The Food52 Hotline has been around for over nine years, so it’s no surprise that some of the most common cooking questions have come up again and again. How to substitute cornstarch is one of them (see, for instance, this thread from 2012 or this one from 2015). Today, we’ll be tackling this topic once and for all! Your pudding can thank you later.
Before we start substituting cornstarch, let’s get to know it a bit, shall we? Here are a handful of questions we see all the time about the ingredient.
Just what it sounds like—the starch from corn! Or, if you want to get nitty-gritty about it, a superfine powder, ground from the endosperm of the corn kernel.
Depends where you’re asking the question. Cornflour in the United Kingdom is the same as cornstarch in the United States (just look at this turkey gravy recipe from Jamie Oliver). But, corn flour in the United States refers to an even finer version of fine cornmeal (dried, then ground corn); according to Bob’s Red Mill, it produces “less crumbly [cornbread] than one made with cornmeal.”
Phew. We’d be here all day if I listed all of them, but here are some big ones:
So glad you asked. No! But, even if I sprinkle it carefully on top? Still no. Adding a spoonful of cornstarch (or any of its substitutes, see below) directly to a large amount of liquid will form clumps of no return. Form a thin paste with a small amount of liquid first, then add this mixture to the larger amount of liquid on the stove.
So, you ran out of cornstarch. It happens. Here are five ingredients that are happy to jump in, plus everything you need to know about each.
Though all-purpose wheat flour has roughly half the thickening prowess of cornstarch, it still shows up in a lot of the same recipes—say, as a thickener in fruit pie filling, or cooked with butter to form a thickening roux for gravies or soups. Estimate 2 tablespoons of flour for every 1 tablespoon of cornstarch in a recipe. It holds up very well when cooked and gives whatever it thickens an opaque look.
Not to be confused with glutinous or sweet rice flour, which is used for mochi. As with wheat flour, you can estimate 2 tablespoons rice flour for every 1 tablespoon of cornstarch. Our contributor Alice Medrich loves to use it to thicken pastry cream and tenderize shortbread crusts.
This mild-tasting starch looks a lot like cornstarch and is equally strong when it comes to thickening. Use in slurry situations (read sauces) and figure 1 tablespoon arrowroot for every 1 tablespoon cornstarch. A couple caveats, though: “Arrowroot should only be used when the sauce is to be served within 10 minutes or preparation,” according to The Joy of Cooking. “It will not hold, nor will it reheat.”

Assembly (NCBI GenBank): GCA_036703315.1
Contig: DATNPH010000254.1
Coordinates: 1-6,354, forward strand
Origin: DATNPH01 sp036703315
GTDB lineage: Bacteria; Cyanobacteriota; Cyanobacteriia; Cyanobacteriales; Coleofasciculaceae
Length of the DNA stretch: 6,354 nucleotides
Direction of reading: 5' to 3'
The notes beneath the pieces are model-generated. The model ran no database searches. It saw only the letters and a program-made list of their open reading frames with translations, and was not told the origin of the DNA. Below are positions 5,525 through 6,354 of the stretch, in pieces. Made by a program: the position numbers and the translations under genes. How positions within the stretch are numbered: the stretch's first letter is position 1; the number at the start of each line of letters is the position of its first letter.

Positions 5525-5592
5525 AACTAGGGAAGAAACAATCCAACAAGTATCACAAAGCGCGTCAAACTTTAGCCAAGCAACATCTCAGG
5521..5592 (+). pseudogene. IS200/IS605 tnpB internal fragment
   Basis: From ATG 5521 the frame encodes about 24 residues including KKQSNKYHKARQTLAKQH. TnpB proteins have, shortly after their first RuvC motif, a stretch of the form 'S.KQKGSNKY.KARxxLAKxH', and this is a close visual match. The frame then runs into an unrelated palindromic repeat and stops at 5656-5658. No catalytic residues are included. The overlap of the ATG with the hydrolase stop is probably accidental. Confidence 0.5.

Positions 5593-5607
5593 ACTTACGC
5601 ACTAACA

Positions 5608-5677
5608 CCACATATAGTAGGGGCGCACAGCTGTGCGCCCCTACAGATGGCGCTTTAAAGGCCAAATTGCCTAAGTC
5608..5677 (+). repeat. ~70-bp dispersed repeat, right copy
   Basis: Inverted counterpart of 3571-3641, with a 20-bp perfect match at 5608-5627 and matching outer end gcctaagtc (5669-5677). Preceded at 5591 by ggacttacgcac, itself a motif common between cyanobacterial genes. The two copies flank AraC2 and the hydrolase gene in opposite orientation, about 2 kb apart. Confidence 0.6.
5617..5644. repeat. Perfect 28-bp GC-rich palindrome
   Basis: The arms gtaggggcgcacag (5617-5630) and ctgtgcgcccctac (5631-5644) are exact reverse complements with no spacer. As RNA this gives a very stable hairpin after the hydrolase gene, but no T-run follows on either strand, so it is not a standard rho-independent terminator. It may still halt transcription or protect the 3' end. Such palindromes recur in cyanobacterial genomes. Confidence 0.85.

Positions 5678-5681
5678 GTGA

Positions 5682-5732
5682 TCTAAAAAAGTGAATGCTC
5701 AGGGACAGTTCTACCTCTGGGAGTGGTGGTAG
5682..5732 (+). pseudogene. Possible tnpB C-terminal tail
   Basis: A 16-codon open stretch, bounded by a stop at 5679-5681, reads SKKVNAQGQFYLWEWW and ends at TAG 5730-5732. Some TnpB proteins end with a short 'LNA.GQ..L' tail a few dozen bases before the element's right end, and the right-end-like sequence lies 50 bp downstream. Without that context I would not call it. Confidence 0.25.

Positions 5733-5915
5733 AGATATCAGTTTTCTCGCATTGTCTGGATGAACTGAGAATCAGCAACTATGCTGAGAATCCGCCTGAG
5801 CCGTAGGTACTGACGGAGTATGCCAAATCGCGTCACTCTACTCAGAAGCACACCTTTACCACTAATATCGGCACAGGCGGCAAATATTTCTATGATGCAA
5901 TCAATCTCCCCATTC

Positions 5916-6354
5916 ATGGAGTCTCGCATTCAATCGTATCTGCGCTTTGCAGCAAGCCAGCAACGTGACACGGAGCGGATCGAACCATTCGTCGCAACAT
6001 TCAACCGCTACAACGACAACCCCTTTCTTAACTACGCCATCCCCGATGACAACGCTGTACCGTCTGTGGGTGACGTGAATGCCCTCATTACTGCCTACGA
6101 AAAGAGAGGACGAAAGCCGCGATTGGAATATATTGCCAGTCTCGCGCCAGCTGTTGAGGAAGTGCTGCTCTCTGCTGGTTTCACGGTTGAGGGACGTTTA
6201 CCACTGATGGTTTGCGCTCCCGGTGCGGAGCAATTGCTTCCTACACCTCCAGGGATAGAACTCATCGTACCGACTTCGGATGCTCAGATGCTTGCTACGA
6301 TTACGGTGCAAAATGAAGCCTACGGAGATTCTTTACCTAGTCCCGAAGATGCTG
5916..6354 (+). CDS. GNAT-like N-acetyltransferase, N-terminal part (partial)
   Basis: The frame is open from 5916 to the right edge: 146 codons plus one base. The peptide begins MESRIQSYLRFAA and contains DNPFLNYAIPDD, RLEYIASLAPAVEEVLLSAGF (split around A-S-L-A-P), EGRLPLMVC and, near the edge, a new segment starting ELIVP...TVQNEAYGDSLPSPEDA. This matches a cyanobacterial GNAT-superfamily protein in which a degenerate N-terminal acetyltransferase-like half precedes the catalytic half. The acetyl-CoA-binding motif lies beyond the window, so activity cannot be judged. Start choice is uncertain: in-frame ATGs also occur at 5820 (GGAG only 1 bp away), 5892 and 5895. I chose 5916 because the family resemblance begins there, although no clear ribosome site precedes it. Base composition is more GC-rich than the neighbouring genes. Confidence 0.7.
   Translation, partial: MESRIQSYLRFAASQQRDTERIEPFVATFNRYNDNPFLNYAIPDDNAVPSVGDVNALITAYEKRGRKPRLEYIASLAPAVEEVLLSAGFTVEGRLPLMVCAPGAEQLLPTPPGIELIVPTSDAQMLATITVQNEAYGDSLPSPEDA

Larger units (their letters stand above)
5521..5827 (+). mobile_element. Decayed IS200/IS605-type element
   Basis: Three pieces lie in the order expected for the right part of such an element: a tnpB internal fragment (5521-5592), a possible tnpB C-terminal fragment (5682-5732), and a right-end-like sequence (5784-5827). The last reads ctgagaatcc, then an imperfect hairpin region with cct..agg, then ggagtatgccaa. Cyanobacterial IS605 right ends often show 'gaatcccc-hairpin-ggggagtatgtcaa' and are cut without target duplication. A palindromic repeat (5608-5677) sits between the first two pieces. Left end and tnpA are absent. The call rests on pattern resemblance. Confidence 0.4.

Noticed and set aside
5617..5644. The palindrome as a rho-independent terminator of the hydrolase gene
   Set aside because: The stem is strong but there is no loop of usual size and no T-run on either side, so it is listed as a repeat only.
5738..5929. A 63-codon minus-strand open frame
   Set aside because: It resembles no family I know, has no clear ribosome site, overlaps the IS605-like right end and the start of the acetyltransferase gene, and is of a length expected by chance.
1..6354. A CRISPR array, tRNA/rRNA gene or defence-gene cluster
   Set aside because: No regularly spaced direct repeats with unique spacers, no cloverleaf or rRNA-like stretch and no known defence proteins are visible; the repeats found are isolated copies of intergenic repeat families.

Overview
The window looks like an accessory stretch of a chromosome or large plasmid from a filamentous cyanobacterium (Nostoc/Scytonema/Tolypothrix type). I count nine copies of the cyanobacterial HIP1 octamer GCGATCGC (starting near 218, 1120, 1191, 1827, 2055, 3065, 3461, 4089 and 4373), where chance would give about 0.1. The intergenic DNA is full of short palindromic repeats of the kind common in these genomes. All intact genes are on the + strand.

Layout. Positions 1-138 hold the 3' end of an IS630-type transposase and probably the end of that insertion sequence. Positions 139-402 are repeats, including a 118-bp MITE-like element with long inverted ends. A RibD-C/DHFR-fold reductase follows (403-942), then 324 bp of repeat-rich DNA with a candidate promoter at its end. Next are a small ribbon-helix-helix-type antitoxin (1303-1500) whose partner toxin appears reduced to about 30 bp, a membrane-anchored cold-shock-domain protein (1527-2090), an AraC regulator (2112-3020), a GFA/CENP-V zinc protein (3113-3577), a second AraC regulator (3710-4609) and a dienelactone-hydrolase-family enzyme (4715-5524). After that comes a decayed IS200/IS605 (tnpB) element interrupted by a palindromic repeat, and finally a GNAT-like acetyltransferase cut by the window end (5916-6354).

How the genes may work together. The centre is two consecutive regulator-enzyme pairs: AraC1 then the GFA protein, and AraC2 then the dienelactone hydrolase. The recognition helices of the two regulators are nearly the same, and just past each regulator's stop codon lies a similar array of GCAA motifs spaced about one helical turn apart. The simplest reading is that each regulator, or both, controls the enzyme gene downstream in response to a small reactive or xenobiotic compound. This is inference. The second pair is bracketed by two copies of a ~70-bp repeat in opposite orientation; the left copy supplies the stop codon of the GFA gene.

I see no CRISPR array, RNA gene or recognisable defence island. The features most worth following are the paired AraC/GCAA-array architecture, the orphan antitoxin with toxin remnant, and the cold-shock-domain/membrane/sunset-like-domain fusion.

Estimate 1 to 1 ½ tablespoons potato starch for every 1 tablespoon cornstarch. Like arrowroot, this starch’s thickening powers don’t last long beyond cooking, so eat as soon as possible. Its delicate flavor makes it great for sauces. You’ll also see it pop up in baking recipes, too, like this chocolate-nut sponge cake.
This neutral-flavored ingredient comes from the cassava root. It’s less potent than cornstarch, so you’ll need about 2 tablespoons tapioca for every 1 tablespoon cornstarch. Unlike cornstarch, which begins to break down when frozen, tapioca stays strong. Avoid boiling, which would make the thickened sauce stringy.
The good news is: Cornstarch can almost always be replaced. Here are a few of our favorite cornstarch-y recipes, and which substitutes make the most sense for each. See quantity conversions for each ingredient in the section above.
Cornstarch’s relatively high amylose content makes it a champ at creating crispy crusts. Rice flour and potato flour make good substitutes, though all-purpose flour will work in a pinch.
Combining cornstarch with water to create a slurry, then pouring that mixture into a cooking liquid, is a tried-and-true sauce technique. In lieu of cornstarch, call in arrowroot powder or tapioca starch; just make sure to use the sauces right away.
Cornstarch often teams up with egg yolks to thicken a custard or pudding. Swapping in all-purpose or rice flour is your best bet here, since tapioca, potato starch, and arrowroot powder can be finicky with respect to cooking and holding.
Cornstarch is my go-to thickener for fruit pies, but for a lot of people, it’s all-purpose flour (after all, you already have the ingredient out for your pie crust). Beyond that, tapioca starch is a smart replacement.
Cornstarch adds a crumbly, melt-in-your-mouth tenderness to baked goods. You can swap in all-purpose flour, but the texture won’t be as lovely. Rice flour is a great swap in cookie recipes and potato starch is lovely in cakes, as it encourages moistness and extends shelf life.
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